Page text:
I knew who Harry Kessler was of course, ‘the red count’, the Junker aristocrat who supported the Weimar Republic, and wrote a diary which I used in my seminars. Well, it turns out he wasn’t a Junker; indeed, it’s hard to say what he actually was. Imagine somebody who was at once an English public school boy, a French-born art critic and a Prussian guards officer. Then imagine that this person kept diaries for 57 years and that these diaries survived two world wars and the destruction of Germany.
The diaries amount to a one-man history of European culture from 1880 to 1937. Kessler had many identities and assiduously cultivated the great, the good and the socially connected. He sat in Stravinsky’s box for the premiere of The Rite of Spring; he dined with George V and Queen Mary; he knew Verlaine, Degas, Monet, Manet and Rodin; he worshipped Wagner and helped support Nietzsche’s sister; he collaborated with D’Annunzio and wrote an oratorio with a score by Debussy. He took part in the atrocities committed by German troops in Belgium in 1914 and thought them entirely justified. He was awarded the Iron Cross. He later fought on the Carpathian front and at Verdun and had several private conversations with Field Marshal Hindenburg and General Ludendorff in 1918, when they effectively governed the Reich. In August 1918 he went back to his house in Weimar and recorded the strangeness of the encounter with the Harry Kessler of 1914: ‘In an almost miraculous way my house seemed unchanged after all the eventful years: youthful and bright late in the evening under glowing lights, awoken like Sleeping Beauty.’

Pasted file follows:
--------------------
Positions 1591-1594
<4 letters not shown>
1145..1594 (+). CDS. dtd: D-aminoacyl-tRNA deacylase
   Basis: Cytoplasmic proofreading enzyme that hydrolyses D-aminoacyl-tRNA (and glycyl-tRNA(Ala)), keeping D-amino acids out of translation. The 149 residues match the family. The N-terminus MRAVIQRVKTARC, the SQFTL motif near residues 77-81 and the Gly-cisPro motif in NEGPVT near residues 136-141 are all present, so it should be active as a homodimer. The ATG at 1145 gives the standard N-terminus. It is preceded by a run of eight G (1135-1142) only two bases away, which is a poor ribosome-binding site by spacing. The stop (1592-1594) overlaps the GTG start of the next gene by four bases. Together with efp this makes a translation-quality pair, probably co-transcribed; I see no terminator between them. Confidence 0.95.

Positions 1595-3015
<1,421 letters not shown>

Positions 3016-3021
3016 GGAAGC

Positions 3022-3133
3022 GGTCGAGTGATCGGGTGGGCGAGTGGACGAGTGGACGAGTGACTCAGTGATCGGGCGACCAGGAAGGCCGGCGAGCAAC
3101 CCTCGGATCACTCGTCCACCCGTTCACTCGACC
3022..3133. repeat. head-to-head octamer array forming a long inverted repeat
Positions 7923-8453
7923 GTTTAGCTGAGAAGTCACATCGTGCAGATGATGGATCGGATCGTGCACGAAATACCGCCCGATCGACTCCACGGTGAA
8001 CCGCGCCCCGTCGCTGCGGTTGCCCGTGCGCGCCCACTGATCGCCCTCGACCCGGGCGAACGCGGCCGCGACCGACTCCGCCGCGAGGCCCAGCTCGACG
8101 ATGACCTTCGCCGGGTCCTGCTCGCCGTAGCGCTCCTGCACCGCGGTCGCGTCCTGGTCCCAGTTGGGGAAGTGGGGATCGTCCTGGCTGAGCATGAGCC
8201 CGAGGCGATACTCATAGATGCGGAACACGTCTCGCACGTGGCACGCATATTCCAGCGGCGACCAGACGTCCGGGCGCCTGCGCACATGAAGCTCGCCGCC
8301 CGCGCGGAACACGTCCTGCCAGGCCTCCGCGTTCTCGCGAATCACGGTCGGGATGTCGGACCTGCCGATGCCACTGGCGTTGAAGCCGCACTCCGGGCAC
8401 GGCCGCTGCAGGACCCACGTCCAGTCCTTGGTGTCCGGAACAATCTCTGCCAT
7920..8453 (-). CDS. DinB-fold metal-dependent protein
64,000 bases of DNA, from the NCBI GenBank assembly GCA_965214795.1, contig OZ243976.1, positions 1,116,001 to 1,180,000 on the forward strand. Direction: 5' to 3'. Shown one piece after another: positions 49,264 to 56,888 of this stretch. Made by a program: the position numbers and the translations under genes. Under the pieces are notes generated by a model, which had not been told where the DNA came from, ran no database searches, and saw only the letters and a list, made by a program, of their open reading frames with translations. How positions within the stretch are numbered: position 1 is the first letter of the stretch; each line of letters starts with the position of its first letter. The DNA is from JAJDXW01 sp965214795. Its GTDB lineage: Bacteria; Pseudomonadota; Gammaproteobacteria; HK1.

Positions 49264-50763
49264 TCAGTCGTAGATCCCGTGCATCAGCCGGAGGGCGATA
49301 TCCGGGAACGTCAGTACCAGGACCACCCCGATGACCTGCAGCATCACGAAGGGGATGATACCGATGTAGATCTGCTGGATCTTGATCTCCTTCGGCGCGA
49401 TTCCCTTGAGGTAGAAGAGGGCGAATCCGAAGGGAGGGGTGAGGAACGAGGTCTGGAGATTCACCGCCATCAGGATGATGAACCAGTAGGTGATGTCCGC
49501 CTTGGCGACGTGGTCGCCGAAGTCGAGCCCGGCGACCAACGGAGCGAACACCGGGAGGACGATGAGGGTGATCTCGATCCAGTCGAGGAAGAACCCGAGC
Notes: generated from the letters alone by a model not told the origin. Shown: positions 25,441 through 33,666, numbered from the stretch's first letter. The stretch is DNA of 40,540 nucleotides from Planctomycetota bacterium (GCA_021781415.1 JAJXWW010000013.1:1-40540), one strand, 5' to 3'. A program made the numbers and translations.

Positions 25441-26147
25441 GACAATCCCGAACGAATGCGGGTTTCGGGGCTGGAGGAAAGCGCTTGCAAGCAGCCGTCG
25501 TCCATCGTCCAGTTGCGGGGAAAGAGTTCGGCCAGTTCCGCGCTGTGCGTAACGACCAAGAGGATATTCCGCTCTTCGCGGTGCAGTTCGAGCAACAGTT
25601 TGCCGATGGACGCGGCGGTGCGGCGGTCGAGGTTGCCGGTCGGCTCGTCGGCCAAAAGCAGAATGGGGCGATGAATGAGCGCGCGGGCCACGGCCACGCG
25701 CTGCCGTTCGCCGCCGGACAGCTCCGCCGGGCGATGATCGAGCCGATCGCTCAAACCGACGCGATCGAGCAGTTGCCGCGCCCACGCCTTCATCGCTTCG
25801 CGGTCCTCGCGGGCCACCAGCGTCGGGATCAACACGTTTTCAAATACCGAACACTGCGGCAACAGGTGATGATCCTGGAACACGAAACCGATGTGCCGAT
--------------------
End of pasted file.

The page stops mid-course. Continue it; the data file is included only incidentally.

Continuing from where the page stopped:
The vast historical panorama that Kessler paints, his gripping eyewitness accounts of everything from Monet’s studio to being pinned down under Russian machine-gun fire in no man’s land in the Carpathian mountains in 1915, defies obvious comparison with anything else I’ve ever read. Nobody has lived such a varied life or recorded it with such genius. The diaries are a vast, fascinating and irresistible museum of a period now vanished. In 1905, at the age of 37, he took stock of his position:
Berlin, 15 November 1905. Wednesday. I thought about the influence I have in Germany: the German Artists League, my position in Weimar, including the prestige and despite the grand ducal helplessness; the connection with Reinhardt’s theatre; my intimate relation with the Nietzsche Archive, to Hofmannsthal, to van de Velde, my close association with Dehmel, Liliencron, Klinger, Lieberman, Ansorge, Gerhart Hauptmann, along with the two most influential journals, Zukunft and Neue Rundschau. And in a completely different sphere to Berlin Society, the Harrachs, Richters, Sascha Schlippenbach, the regiment and finally my own prestige. The balance is rather surprising and certainly unique. No one else in Germany enjoys such a strong position, reaching into so many corners.